From midsummer to midwinter, many cultures and spiritual traditions celebrate and honor their ancestors. Some believe that the veil between the human world and the spirit world weakens as the darkness of winter descends. Plants and herbs are often used to increase the thinning of the veil, provide a connection to the spirit world, inspire visions and lucid dreaming. Many of these same plants provide resilience in the darkness, whether it’s the darkness of winter or the darkness of a vision.
I believe that the veil between realities can be transcended in order to connect deeper to the source of all spirit. Developing relationship with plants as teachers is part of my process, especially when I can’t visit forests, fields, or deserts. Letting my mind fill with the aromatics of a warm winter tea can take me back to the place where I gathered those herbs. Tasting the tincture of a plant that stimulates cerebral activity before bed helps me enter the dreamworld. And I’ve found that just remembering the taste of a plant is often enough to get my spirit-mind-body to trigger the herbal actions with the same effect.
Try this: Imagine that you’ve come to my house and I am making you tea. It’s a warming tea with a bit of honey. But it won’t be complete without the lemon. I take a lemon and slice it into wedges. I take a wedge and squeeze it over my cup. But to make my point, I hand you a wedge and ask you to put it in your mouth.
The memory of lemon alone may be puckering your tongue right now. Despite the absence of an actual lemon, your mouth has remembered and created the medicinal action of lemon.
This is what I mean by seeing a plant as a teacher. My spirit-mind-body “knows” the medicine of lemon without having to go out and get a lemon. Lemon medicine is about shedding things we don’t need. Imagine what the medicine of a shapeshifting, reality-transcending medicine can do, if the common lemon can accomplish this much.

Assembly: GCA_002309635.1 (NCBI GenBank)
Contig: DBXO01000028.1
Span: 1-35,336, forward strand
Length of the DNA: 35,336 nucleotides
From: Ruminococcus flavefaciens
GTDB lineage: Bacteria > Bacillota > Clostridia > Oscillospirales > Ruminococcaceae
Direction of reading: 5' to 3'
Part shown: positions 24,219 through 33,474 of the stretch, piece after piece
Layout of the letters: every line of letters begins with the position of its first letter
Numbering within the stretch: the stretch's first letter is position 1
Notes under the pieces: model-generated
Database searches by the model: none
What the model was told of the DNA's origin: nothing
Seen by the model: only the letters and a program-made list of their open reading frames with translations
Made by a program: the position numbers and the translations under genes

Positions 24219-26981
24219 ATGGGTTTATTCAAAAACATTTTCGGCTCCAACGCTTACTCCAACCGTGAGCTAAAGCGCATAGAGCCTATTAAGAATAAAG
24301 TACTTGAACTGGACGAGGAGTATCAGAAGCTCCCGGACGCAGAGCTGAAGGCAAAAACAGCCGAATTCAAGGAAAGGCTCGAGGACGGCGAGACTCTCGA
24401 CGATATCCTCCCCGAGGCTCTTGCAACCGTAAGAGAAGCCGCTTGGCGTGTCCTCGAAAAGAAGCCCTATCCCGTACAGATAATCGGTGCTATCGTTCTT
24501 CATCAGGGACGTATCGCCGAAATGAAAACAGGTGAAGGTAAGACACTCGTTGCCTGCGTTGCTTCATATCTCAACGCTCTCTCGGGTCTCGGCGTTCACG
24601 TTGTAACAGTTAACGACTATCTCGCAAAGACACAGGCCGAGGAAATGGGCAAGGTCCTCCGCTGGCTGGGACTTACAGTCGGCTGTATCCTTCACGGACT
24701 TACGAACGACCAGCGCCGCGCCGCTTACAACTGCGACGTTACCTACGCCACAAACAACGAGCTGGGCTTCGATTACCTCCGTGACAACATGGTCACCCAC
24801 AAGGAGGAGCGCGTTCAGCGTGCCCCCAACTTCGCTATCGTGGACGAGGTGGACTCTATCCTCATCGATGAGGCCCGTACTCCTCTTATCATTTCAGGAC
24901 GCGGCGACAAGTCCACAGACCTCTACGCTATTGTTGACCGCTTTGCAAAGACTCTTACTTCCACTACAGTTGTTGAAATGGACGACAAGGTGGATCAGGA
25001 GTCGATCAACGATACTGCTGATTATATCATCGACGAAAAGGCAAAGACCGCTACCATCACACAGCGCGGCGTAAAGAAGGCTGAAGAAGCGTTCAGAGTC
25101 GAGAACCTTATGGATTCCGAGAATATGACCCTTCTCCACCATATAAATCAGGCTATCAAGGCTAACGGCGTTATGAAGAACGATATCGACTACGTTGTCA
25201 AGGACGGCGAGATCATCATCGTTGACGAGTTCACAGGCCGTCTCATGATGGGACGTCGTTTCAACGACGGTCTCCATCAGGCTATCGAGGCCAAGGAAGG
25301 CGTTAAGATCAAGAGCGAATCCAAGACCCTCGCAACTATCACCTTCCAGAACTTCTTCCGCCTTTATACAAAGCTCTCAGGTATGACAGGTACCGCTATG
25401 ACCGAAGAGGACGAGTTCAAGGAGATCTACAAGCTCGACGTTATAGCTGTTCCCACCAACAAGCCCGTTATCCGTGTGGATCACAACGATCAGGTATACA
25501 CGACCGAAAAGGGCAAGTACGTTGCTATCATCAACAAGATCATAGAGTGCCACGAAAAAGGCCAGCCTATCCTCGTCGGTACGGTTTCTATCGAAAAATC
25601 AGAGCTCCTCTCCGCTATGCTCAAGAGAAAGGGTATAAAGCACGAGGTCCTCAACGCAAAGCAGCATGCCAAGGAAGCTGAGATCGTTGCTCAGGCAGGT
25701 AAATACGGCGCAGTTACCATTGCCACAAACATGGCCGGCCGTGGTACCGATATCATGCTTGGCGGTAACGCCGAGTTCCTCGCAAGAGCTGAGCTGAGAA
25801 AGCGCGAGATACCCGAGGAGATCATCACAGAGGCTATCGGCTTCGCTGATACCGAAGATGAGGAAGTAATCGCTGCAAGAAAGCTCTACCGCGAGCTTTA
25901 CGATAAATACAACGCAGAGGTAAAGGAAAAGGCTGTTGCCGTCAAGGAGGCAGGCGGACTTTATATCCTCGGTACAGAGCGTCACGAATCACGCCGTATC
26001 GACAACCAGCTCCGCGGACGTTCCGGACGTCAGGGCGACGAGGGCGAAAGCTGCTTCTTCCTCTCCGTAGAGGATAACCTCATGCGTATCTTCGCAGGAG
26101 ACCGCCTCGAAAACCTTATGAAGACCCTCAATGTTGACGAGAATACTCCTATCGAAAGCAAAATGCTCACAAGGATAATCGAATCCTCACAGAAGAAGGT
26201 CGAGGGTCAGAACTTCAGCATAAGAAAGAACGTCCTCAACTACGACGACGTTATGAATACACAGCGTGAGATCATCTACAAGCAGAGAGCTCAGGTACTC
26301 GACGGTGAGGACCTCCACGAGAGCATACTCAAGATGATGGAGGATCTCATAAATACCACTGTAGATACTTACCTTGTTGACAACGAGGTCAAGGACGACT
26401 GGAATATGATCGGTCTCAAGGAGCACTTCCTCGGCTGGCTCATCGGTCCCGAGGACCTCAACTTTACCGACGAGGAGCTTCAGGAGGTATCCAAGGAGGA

Some of the plants that help me through winter are in the family Artemisia. They are named after Artemis, the goddess of the moon, the hunt, and chastity. She is twin to Apollo, god of the sun, agriculture, and poetry. Because many of the Artemisia plants are pale greenish-gray to blue, they are considered moon plants which are usually cooling and moistening.
However, in herbalism the Artemisias are used to stir up the fire of digestion and menstruation, their bitterness and warming aromatics creating a downward flow of energy in the body. It is this paradox that occurs again and again in the vision-inducing herbs: they are often nauseatingly bitter (cooling/descending) and potently aromatic (warming/ascending) at the same time. You might recognize these plants as sagebrush, mugwort, Louisiana sagewort, and others.
As an herbalist, I help people connect to plants as teachers, and guide them to hold the subtle infusions and aromatics of plants as medicine. It is powerful healing to let yourself stand on the edge of transcendence and transformation with sacred plants as guides. With plant medicine, we learn to look at the spaces in between: the forest edge, the ocean shore, the riverbed, the roadsides. These are the places where plants of all kinds slip between the edges of consensus reality to remind us of the magick which lies beneath.
What plants and herbs are supporting your journey this winter?
Leah Wolfe, MPH, is a full-time herbalist living on a farm in NE Ohio. She travels cross country to gather plants in many ecosystems, and teaches where ever there are people who want to learn more about plants and medicine. Her online class Herbs for the Thinning Veil, is open for registration now!